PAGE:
K+C — Now you work as a macramé artist in both Jakarta and Bali. Can you tell us how these two places became part of your practice?
Jakarta is the center of business in Indonesia, while Bali is just heaven — I mean, there’s a lot of art going on there, and everything is beautiful. Many crafters live in Bali, and macramé is very common there, while in Jakarta in the year 2017, not so much.
K+C — Are there any aspects of working between the two locations that you particularly enjoy, or likewise, any challenges you need to overcome balancing the two locations?
I’m saving to move to Bali! I have always liked Bali, but I never thought of living there. I only go to Bali when I have big projects. The challenge is bringing my son with me when I have to work and he wants to go to the beach. Mostly, the problem is when my son wants to stay with me and I need to work. Balancing both is very hard. It’s tough to be an artist, but it’s harder to be an artist and a mom.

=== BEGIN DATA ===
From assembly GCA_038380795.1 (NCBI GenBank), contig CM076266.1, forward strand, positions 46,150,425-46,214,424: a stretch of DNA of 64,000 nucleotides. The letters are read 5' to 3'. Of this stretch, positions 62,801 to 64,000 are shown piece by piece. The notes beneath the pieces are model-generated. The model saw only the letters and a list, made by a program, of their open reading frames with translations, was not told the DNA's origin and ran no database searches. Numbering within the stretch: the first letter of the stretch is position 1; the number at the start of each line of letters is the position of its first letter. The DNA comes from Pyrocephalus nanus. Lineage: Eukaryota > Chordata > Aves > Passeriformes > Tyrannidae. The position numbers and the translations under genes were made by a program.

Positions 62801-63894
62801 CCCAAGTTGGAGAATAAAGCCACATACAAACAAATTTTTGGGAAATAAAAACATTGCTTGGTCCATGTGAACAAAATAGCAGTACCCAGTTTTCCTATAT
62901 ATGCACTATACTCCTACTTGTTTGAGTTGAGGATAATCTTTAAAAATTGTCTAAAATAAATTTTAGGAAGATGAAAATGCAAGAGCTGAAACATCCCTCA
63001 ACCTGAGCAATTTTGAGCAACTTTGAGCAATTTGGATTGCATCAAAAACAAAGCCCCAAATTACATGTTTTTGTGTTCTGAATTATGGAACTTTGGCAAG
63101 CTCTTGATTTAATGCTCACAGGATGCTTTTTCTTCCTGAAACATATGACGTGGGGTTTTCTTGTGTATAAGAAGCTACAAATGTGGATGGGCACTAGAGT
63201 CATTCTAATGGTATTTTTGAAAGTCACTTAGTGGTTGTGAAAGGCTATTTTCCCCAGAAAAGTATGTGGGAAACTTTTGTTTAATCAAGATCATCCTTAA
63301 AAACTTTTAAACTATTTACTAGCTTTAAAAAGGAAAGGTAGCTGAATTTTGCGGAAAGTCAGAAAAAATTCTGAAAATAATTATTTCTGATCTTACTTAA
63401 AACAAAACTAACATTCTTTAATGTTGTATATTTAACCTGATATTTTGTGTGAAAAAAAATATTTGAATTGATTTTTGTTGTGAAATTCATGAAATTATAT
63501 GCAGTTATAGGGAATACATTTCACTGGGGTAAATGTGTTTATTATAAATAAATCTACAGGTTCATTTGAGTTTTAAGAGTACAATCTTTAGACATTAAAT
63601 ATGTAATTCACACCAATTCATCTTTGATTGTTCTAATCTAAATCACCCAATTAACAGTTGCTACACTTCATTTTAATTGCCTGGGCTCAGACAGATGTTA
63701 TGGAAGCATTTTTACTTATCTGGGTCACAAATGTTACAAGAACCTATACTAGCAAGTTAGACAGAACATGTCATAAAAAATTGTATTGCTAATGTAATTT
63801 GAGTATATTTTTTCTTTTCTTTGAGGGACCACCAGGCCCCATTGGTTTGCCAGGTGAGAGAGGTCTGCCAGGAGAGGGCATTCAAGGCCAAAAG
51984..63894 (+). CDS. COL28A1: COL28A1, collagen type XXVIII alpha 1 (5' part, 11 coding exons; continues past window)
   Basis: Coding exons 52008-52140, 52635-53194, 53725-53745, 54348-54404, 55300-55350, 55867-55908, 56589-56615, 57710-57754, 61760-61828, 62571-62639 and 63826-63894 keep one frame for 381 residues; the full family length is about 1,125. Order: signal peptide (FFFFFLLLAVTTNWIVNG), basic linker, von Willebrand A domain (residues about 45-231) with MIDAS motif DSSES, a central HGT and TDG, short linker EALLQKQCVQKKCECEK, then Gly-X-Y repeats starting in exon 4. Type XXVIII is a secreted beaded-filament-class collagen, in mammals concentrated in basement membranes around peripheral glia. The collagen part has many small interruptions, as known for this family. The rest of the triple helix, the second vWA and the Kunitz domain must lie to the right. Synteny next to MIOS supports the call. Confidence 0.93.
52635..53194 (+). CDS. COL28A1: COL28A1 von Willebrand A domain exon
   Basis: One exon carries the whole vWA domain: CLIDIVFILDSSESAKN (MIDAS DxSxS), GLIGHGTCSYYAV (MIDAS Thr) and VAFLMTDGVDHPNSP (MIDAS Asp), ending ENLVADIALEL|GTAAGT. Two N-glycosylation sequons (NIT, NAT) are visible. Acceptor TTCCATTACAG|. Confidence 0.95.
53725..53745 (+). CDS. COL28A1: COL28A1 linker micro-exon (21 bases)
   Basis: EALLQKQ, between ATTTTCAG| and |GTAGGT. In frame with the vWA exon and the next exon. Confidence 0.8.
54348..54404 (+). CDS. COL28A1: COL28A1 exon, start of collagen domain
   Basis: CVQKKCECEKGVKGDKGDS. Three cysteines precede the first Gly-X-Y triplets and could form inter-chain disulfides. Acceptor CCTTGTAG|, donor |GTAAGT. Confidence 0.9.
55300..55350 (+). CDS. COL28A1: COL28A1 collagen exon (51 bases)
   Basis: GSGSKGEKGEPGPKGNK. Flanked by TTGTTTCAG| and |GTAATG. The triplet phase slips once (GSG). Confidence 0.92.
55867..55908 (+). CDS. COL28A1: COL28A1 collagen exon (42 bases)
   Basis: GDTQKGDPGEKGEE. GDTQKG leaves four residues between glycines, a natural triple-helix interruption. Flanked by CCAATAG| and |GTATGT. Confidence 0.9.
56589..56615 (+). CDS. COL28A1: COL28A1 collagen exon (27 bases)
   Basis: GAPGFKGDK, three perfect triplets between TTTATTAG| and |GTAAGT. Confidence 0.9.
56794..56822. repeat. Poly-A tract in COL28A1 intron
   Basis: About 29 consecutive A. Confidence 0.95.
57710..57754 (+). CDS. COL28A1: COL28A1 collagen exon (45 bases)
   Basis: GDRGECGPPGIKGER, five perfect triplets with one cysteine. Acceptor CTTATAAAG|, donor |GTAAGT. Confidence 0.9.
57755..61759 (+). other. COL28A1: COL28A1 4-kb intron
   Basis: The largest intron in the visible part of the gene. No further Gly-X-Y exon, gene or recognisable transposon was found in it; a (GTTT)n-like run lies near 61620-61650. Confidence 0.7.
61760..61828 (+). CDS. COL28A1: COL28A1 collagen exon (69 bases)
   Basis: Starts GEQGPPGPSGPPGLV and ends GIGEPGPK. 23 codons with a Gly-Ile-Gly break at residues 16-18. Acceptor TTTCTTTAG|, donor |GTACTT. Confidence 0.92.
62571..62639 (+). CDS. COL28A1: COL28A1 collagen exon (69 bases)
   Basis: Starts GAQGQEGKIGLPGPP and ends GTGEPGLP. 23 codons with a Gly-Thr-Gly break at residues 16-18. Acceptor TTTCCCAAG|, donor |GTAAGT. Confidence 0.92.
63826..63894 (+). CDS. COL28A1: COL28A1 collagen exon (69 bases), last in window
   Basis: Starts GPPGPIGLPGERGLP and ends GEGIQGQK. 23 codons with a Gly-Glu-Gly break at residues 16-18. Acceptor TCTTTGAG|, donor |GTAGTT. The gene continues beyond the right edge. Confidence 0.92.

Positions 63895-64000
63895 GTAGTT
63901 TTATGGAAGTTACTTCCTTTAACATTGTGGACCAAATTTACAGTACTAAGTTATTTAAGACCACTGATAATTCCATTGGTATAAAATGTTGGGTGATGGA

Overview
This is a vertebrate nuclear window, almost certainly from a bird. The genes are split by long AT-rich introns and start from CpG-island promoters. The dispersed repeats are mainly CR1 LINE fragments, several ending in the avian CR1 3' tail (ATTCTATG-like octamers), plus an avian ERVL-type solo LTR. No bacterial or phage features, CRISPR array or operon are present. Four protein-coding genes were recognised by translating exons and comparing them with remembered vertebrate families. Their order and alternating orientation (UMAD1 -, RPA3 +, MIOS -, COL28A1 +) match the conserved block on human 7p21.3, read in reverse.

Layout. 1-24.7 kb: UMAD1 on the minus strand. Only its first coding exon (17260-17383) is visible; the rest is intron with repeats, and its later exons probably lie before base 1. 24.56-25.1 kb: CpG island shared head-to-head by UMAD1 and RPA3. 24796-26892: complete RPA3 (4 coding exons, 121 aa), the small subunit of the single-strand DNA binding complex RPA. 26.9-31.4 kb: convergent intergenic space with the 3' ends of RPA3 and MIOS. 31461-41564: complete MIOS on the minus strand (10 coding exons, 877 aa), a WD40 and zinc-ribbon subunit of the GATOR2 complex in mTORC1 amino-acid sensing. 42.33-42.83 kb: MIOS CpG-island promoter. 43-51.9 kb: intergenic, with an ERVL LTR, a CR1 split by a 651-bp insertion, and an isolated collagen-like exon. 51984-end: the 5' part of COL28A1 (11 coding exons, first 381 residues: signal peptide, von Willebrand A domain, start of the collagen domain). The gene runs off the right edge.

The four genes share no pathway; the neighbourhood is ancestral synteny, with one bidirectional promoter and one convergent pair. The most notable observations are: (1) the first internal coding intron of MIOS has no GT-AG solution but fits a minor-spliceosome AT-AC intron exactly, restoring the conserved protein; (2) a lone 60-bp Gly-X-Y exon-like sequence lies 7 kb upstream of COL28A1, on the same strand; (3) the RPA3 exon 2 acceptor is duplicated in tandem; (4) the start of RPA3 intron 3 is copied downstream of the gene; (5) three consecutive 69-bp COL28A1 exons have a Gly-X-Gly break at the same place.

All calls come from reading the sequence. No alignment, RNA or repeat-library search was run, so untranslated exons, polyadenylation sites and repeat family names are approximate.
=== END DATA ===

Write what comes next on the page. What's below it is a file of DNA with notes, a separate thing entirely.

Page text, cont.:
Experimenting and spreading knowledge
K+C — It’s incredibly cool to see your work in so many different forms! What macramé applications do you gravitate towards the most?
Installations! I love the process and how it makes me feel like a tiny ant building something great. There’s a satisfying feeling standing next to a big piece when it’s finished.
The more people know about the [macramé] technique, the more variations we will see. I always think of art as a relay race, where everything is moving and evolving all the time.
K+C — What influences the style of your work, whether it’s smaller or larger in scale?